• Rapid eye movement and desensitization reprocessing therapy (EMDR) has been found more effective than CBT by seven out of ten studies on treating post-traumatic stress disorder (PTSD). 
  • Compassionate cognitive-behavioral therapy, CBT, is a form of talk therapy that has been proven effective in reducing self-hatred and negative thinking patterns and increasing self-esteem. 
  • Interpersonal therapy (IPT) was found by the National Institute of Mental Health to be effective in treating specific mental health conditions such as depression.
  • 70% of couples who attend couples therapy find it effective. This form of therapy can help partners who have had conflict in the past build relationship skills. 
  • Psychodynamic therapy has demonstrated efficacy in reducing symptoms of depression, anxiety, panic disorders, anorexia nervosa, and borderline personality disorder and involves the client and therapist exploring unconscious emotions and behavior patterns.
  • Supportive therapy can offer a safe space for clients to express difficult feelings and gain support and practical insights.
  • Play therapy is a particular type of therapy designed to help children process emotions and thinking through play. 
  • Dialectical behavioral therapy (DPT) is a talk therapy based on CBT that is targeted towards individuals who experience high levels of emotional distress. The person receiving treatment through dialectical behavior therapy may learn new skills that target managing strong emotions.  
  • Cognitive behavioral therapy in clinical practice generally focuses on the relationships between thoughts, emotions, and behaviors. In cognitive behavioral therapy, your therapist may work with you to identify and adjust unhealthy or unhelpful thought patterns, thus positively impacting your emotions and behaviors.
What should I expect in counseling from a professional?

Therapy often occurs in sessions of 30 minutes to 60 minutes in length. The exact form of treatment and the therapist's approach to sessions can determine what occurs. In treatment called talk therapy, the focus may be on learning problem solving skills types and finding solutions with your therapist guiding you as a mentor. Other techniques might include silent activities like creating art or using a biofeedback machine. 

Therapists may also use specific techniques within a form of therapy to treat a symptom. For example, many therapists use desensitization techniques like exposure therapy for phobias or symptoms of a mental illness like obsessive-compulsive disorder (OCD). Others use a specific type of behavioral therapy called cognitive behavioral therapy to help clients change behavior by targeting unwanted thoughts and beliefs. You can request information about your therapist's method at any time.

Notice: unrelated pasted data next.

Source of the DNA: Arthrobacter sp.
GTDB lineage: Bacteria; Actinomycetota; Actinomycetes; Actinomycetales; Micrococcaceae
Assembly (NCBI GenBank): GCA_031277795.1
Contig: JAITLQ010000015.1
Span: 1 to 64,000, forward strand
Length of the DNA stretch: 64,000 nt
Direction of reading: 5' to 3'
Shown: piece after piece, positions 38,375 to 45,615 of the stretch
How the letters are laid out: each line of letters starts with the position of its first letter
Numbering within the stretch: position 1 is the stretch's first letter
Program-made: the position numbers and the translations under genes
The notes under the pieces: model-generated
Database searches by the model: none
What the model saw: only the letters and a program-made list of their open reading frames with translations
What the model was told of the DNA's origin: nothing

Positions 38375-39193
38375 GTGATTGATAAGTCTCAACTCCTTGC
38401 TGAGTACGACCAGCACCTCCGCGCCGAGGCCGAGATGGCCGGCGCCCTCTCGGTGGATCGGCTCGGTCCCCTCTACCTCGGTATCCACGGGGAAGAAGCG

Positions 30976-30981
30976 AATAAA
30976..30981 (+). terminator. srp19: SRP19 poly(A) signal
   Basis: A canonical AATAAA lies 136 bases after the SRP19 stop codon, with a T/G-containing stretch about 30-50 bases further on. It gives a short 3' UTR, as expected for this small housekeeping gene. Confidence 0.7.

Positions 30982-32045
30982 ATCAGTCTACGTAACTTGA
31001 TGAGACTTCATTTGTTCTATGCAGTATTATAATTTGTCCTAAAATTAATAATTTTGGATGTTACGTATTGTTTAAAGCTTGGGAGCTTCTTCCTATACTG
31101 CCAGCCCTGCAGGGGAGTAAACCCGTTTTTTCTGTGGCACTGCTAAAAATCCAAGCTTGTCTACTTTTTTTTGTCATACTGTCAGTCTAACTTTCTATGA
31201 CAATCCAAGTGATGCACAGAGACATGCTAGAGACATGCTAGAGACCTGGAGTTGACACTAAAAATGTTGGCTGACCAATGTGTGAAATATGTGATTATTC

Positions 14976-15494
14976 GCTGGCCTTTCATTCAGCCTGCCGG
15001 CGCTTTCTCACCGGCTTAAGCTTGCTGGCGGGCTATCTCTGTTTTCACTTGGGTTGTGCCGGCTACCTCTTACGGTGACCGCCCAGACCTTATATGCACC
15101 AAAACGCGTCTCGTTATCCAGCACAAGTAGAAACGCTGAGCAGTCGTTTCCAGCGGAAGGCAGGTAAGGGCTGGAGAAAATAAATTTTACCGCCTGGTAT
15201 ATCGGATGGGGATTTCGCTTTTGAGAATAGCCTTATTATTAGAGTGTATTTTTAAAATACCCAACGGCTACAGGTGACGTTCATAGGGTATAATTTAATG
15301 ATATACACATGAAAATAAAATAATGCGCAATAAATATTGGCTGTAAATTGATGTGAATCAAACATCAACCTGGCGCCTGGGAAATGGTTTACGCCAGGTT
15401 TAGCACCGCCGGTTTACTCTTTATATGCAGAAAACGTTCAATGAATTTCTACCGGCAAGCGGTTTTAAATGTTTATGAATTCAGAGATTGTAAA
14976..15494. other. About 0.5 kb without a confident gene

How should I involve myself in this process?

Therapy is not a process your therapist does to you. You have a say in the process, and therapy is a tool to help you make informed decisions and choose healthy outcomes for your life. Being willing and cooperative can be helpful as your therapist teaches you their knowledge. Feeling unsure, nervous, or scared can be normal during therapy. However, try your best and let your therapist know if you hit a roadblock. You can also keep the following tips in mind: 

  • Show up to therapy on time and avoid skipping sessions
  • Keep a journal of feelings, symptoms, and thoughts that are troubling you
  • Ask questions when you don't understand
  • Focus on problem-solving to find effective solutions
  • Actively participate and be ready to work on yourself
  • Be willing to consider new ideas and solutions
  • Make it your personal responsibility to do any homework your therapist assigns between sessions 

Still hesitant about trying online therapy?

What should I do if therapy isn't helping? 

Many people may worry that therapy isn't effective when they have a poor experience. However, you can control whether you continue your sessions, switch providers, or request a new treatment approach. Therapy can be a collaborative process, so let your therapist know if you're not receiving benefits.  

Before changing providers or stopping services, you can also consider the following: 

  • It can take some time to see improvements. 
  • Not all therapists are necessarily a fit for their clients.
  • You might resist treatment because it is working and scares you. 
  • You might have unrealistic expectations. 
  • You may not be putting in the work requested by your therapist. 

How can I be sure counseling would benefit me? 

Many individuals feel they shouldn't reach out for therapy if they don't have a mental illness or aren't experiencing a "severe" symptom. However, ignoring any symptom may cause it to worsen, and you do not have to have a mental illness, diagnosis, or “severe” reason for attending therapy. 

When you start therapy, explain your hesitance and ask the therapist how they may be able to benefit you with your concerns. You can leave therapy at any time if you find that it isn't serving you. 

How to find a psychology professional? 

There are various ways to find a therapist. Many clients ask their family doctor for a referral to a provider in their health insurance network. Others might ask friends and family for recommendations or utilize their local human services department as a starting point. However, if you've been trying to find a therapist and are struggling to find a match, you can also consider online counseling. 

With online counseling, you can take control of your therapy sessions by choosing the format (phone, video, or live chat sessions), having the option to change your therapist at any time, and ensuring your preferences are selected when signing up. In addition, studies show that online therapy can be as effective as in-person therapy for treating common mental health concerns like stress, anxiety, or depression. 

If you're interested in signing up for a platform to get matched with a provider within 48 hours, consider a website like BetterHelp, which offers over 30,000 therapists specializing in various areas of mental health and general wellness. 


Many options are available if you're experiencing distressing symptoms or feel you might benefit from therapy. Consider reaching out to your doctor for a referral, searching online, or reaching out to an online therapist for further guidance and support. 

Explore mental health and healing in therapy
The information on this page is not intended to be a substitution for diagnosis, treatment, or informed professional advice. You should not take any action or avoid taking any action without consulting with a qualified mental health professional. For more information, please read our terms of use.